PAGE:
>> are
>>> usually enrolled in Grades 6,7, and 8. Students usually begin high
>> school
>>> in Grade 9.
>>> In Virginia, the "average" student takes Algebra 1 in the 9th grade,
>>> Geometry in the 10th grade, and Algebra 2 in the 11th grade. Above

>> average
>>> students usually take Algebra 1 in the 8th grade (the last year of
>> middle
>>> school), Geometry in the 9th grade, and Algebra 2 in the 10th grade.
>>> A small minority of highly advanced students can take Algebra 1 in

>> the 7th
>>> grade, Geometry in the 8th grade, and Algebra 2 in the 9th grade. At
>> the
>>> middle school where I taught before I retired in 2005, however,
>> Algebra 1
>>> was not yet available for 7th grade students.
>>> In the set of problems presented, problem #42 involves the hyperbola,
>>> which
>>> is not taught in the state of Virginia until Algebra 2, which most
>>> students take in either the 10th or the 11th grade in high school.

>> Having
>>> tutored
>>> students privately for the past several years, I have not seen the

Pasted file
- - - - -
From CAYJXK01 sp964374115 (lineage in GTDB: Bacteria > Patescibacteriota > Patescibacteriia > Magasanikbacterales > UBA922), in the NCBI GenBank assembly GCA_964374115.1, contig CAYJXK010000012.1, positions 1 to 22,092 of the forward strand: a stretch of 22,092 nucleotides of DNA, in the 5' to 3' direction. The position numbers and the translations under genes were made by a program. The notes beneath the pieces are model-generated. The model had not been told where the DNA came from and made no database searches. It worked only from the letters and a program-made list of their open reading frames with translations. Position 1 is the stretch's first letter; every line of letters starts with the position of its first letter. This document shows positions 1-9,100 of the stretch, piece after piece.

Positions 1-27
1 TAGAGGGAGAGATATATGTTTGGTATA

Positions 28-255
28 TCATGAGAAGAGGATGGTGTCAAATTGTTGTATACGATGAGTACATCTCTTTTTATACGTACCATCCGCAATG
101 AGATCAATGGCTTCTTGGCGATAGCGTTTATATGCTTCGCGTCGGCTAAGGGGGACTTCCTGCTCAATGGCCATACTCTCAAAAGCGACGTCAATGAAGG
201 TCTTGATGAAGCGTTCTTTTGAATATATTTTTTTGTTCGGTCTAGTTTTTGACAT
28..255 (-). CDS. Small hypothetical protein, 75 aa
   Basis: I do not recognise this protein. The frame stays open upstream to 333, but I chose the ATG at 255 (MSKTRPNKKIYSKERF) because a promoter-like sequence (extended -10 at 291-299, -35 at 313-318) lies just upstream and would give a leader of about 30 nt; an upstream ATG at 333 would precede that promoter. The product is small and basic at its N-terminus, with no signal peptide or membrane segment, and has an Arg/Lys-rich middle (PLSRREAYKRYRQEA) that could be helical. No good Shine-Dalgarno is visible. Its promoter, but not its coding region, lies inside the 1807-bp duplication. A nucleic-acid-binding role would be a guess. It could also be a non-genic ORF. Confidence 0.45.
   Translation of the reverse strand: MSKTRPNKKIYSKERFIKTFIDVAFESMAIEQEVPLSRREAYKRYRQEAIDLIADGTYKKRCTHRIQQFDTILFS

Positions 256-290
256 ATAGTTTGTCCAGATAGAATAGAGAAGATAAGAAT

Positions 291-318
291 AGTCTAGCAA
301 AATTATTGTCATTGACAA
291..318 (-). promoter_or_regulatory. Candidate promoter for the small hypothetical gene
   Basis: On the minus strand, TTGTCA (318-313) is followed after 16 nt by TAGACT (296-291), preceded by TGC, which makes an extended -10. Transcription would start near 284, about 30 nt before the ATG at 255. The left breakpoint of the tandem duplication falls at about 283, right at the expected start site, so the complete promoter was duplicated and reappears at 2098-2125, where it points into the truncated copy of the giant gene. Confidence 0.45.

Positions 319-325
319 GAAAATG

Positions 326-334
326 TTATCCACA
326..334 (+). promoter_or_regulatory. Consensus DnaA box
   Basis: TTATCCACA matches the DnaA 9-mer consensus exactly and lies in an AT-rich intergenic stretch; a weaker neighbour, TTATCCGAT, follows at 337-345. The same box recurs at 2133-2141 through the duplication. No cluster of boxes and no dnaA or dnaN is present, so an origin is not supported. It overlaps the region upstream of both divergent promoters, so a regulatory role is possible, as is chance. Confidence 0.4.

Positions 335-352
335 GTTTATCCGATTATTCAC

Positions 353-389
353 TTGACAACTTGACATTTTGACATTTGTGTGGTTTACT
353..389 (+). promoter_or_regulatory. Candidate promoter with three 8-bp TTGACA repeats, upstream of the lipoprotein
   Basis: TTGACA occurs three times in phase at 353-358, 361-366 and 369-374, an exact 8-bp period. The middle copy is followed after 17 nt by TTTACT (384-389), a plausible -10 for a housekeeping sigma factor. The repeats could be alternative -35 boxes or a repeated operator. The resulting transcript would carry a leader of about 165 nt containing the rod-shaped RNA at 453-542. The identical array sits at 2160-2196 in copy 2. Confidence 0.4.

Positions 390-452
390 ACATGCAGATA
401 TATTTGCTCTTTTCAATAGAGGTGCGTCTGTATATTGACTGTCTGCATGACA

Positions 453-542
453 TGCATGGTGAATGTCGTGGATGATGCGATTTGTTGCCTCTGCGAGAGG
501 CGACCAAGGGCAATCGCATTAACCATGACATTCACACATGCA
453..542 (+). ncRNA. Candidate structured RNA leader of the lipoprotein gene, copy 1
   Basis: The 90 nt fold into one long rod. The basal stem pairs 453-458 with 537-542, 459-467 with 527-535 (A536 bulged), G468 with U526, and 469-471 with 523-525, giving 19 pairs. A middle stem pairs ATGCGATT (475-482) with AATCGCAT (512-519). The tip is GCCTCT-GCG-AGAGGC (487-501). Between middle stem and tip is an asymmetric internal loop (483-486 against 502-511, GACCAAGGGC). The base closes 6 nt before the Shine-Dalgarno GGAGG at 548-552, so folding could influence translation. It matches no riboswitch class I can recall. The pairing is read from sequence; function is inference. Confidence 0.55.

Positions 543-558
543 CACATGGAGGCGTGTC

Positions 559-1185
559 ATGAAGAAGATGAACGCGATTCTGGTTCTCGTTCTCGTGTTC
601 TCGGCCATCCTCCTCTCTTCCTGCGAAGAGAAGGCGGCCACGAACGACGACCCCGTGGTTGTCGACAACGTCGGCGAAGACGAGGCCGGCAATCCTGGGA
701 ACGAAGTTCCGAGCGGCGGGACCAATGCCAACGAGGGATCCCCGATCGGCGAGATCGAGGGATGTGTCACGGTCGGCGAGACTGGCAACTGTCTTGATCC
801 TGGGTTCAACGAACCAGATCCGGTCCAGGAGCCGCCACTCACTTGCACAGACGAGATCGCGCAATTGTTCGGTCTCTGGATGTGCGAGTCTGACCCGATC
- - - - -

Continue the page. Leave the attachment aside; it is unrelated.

>>> hyperbola presented in any math course curriculum until Algebra 2 is

>> taken.
>>> Problem #41 involves the construction of a circle within given

>> parameters,
>>> which is a topic covered in Geometry. Most students take Geometry in
>>> either the 9th or 10th grade in high school. Only a small minority of
>>> students
>>> take Geometry in 8th grade, which is the last year of middle school

>> in the
>>> state of Virginia. Problem #39 involves the Triangle Inequality
>> Theorem,
>>> which is also not covered until Geometry.
>>> The following is a link to a pdf copy of the 2010 Virginia Standards of
>>> Learning (SOL) Test for 8th Grade Mathematics:

>> __
>>> d_

>> (

>>> f_

>> (_
>>> df_

>> (
>> )

>>> If this link opens, you will see a fair representation of the level of
>>> problems which are taught in the 8th grade, which is the last year of
>>> middle
>>> school in the state of Virginia.
>>> Speaking from the trenches, and based upon my nearly 30 years of

>> teaching
>>> and tutoring combined, for whatever it may be worth, the sampling of